Just six months ago, Patricia Quig couldn't shop in a grocery store. Just being there gave her panic attacks.
"It was just too much," she told Early Show national correspondent Tracy Smith. "It was too much people, too much noise, too much stimulation. I just felt too exposed, I guess. It makes you feel very confined ... because you see the world out there and you want to go, but you can't."
Quig has suffered from agoraphobia (the fear of public places), depression and anxiety since middle school. In her adult life, she couldn't hold down a job and spent most of her time at home. Medication and therapy only helped so much.
She says her life got "very, very" dark. "I'm not willing to say how dark, but very."
Shortly before her 40th birthday, Quig heard about "Second Life,", which describes itself as an "online, 3D virtual world imagined and created entirely by its residents."
In Second Life, Smith explains, your alter ego, called an "avatar," can be and do anything.
Quig's avatar, Baji, started doing things in second life she wouldn't consider doing in real life.
"You can go and be with a group of people and discover that it's not the worst thing in the world," she says, "and that you don't feel strange doing it, and enjoy it. And once you've learned that it's an enjoyable experience, you're not scared of it anymore."
Facing her fears over and over again in Second Life freed Quig from her real-life phobias, Smith says.
Asked about people who would consider Second Life "crazy," feeling it's a virtual world, so how can it be helpful?, Quig quickly responded, "Yeah but if it works, it works. Ask any therapist."
Psychologist Craig Kerley called Second Life "a great practice ground," adding, "One of the beautiful things about Second Life is that, if you get yourself in a situation you feel uncomfortable with, you just hit the power switch, and you've disappeared."
Kerley's brick-and-mortar practice is outside Atlanta, but he also treats patients inside Second Life, through his avatar, also named Craig. He charges a very real $100 per session. He also runs free support groups on issues such as social anxiety.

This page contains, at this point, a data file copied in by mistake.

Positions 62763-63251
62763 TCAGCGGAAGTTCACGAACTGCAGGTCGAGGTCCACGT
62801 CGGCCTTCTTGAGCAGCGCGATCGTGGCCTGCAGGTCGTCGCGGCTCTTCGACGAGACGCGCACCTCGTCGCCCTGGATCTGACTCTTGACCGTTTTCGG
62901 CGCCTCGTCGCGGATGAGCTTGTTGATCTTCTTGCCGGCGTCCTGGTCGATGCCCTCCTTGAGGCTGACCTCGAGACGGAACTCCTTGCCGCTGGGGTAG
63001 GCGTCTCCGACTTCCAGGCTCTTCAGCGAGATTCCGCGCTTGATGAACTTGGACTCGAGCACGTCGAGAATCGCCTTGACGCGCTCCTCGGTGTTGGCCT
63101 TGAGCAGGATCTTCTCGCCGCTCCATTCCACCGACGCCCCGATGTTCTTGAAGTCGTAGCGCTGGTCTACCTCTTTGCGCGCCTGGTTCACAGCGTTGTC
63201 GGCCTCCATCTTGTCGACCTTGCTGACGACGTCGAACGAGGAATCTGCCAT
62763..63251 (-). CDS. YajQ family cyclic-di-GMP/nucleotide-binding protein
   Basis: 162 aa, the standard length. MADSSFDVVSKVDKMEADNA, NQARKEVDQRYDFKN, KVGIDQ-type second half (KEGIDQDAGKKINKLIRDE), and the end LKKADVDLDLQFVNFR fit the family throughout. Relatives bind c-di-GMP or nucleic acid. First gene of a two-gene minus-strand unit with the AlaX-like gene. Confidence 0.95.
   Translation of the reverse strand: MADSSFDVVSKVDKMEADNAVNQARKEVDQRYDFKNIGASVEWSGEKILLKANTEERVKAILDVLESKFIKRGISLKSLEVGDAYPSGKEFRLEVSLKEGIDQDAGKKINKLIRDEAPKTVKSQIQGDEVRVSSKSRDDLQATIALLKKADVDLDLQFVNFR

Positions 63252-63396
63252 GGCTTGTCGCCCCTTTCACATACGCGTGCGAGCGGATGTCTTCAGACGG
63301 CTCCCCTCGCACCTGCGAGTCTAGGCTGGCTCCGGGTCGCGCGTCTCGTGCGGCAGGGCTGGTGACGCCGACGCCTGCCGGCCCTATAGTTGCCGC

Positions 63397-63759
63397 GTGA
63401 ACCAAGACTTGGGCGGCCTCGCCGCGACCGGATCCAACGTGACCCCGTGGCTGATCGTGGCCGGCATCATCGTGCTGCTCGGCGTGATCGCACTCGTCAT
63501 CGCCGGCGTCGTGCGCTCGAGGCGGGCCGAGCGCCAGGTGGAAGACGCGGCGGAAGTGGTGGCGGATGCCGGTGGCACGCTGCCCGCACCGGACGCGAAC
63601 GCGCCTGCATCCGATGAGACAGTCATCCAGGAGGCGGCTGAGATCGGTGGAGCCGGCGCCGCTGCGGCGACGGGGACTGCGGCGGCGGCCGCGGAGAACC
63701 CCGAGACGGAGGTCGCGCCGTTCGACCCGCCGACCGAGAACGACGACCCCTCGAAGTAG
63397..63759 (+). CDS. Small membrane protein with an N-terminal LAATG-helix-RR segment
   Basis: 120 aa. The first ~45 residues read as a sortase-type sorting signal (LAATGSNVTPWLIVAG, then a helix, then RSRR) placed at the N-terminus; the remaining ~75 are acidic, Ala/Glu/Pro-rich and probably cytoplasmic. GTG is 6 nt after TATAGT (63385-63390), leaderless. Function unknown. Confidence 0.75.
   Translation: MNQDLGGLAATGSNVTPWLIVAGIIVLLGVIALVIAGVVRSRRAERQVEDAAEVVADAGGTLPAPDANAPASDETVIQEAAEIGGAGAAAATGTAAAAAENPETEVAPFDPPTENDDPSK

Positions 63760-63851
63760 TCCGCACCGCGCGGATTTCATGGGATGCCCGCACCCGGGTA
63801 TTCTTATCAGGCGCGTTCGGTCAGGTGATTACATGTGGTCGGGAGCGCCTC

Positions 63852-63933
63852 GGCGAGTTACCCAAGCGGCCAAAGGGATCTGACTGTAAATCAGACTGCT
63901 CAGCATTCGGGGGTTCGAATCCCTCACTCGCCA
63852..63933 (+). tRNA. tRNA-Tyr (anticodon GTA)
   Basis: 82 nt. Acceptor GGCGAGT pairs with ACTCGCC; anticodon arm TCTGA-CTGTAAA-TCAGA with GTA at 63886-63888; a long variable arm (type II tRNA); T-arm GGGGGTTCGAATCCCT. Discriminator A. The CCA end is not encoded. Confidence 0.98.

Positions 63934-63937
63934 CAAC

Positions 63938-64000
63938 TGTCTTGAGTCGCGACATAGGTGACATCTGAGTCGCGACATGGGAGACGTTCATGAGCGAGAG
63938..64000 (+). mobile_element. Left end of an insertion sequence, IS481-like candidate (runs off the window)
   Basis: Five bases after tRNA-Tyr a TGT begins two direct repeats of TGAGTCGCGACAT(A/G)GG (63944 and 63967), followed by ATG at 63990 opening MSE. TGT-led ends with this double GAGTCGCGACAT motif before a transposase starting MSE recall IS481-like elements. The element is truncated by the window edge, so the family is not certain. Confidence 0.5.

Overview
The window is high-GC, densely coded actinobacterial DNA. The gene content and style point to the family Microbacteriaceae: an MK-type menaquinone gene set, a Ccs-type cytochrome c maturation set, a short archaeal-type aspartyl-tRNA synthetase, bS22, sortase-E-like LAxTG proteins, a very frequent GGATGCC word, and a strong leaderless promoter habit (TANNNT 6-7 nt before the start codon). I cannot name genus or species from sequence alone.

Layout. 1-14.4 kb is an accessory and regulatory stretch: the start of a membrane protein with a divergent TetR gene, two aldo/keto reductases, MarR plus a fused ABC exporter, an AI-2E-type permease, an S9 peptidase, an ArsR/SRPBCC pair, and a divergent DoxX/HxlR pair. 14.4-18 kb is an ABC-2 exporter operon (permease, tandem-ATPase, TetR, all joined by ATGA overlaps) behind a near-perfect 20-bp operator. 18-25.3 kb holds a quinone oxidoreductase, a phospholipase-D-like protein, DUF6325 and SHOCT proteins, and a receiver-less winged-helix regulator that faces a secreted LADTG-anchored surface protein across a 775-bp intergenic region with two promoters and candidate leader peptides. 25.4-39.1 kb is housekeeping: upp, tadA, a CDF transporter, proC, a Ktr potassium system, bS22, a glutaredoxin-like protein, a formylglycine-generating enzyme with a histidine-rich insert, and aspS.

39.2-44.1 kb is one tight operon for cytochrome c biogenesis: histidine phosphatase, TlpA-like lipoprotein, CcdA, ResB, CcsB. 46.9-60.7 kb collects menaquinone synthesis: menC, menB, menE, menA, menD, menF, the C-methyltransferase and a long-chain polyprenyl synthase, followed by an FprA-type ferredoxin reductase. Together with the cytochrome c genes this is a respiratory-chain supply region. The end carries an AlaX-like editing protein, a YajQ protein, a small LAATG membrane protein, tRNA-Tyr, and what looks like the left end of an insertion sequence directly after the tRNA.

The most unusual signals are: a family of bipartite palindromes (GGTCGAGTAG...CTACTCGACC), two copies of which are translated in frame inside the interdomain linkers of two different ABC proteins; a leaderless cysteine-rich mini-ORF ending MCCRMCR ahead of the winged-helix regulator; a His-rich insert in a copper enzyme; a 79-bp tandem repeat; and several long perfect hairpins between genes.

"People, when they're in Second Life, they feel a little bit protected," Kerley says, "because you don't exactly know who they are, you can't look at them, so they often feel more open and are able to get right down to the business of working, usually within the first session."
The anonymity can be risky, too, Smith points out. Anyone can claim to be a therapist in Second Life.
"The way I like to look at it is, if someone is not going to seek out therapy, the potential consequences are more severe than perhaps working with someone who you've never met," Kerley says.
Quig worked with a counselor in Second Life and, says Smith, it may have saved her life.
Today, she's less anxious, and has no problem leaving her home.
Before discovering Second Life, Quig says, she would never have been able to leave home and come to New York to speak with Smith.
"That would have never happened," Quig told Smith. "I mean, all my friends and family, and all the people I know in Second Life are saying, 'Whoa, I can't believe you did that!' "
How could she?
"Because," Quig replied, "I'm Baji. I'm not just Patty anymore. I'm Baji."
Though Baji may just be a virtual extension of Quig, loving Baji has helped Quig love herself, Smith observes.
Now, when she goes to the grocery store, "Nothing" happens, Quig says. "I just feel like a different person. I just feel much more centered and stronger in who I am. I know who I am and I'm comfortable with it. And if someone isn't comfortable with it, than, oh, well!"
Quig has also found a career in Second Life. She leads guided meditation for groups of avatars, and even has a meditation CD available on iTunes.
Copyright 2008 CBS. All rights reserved.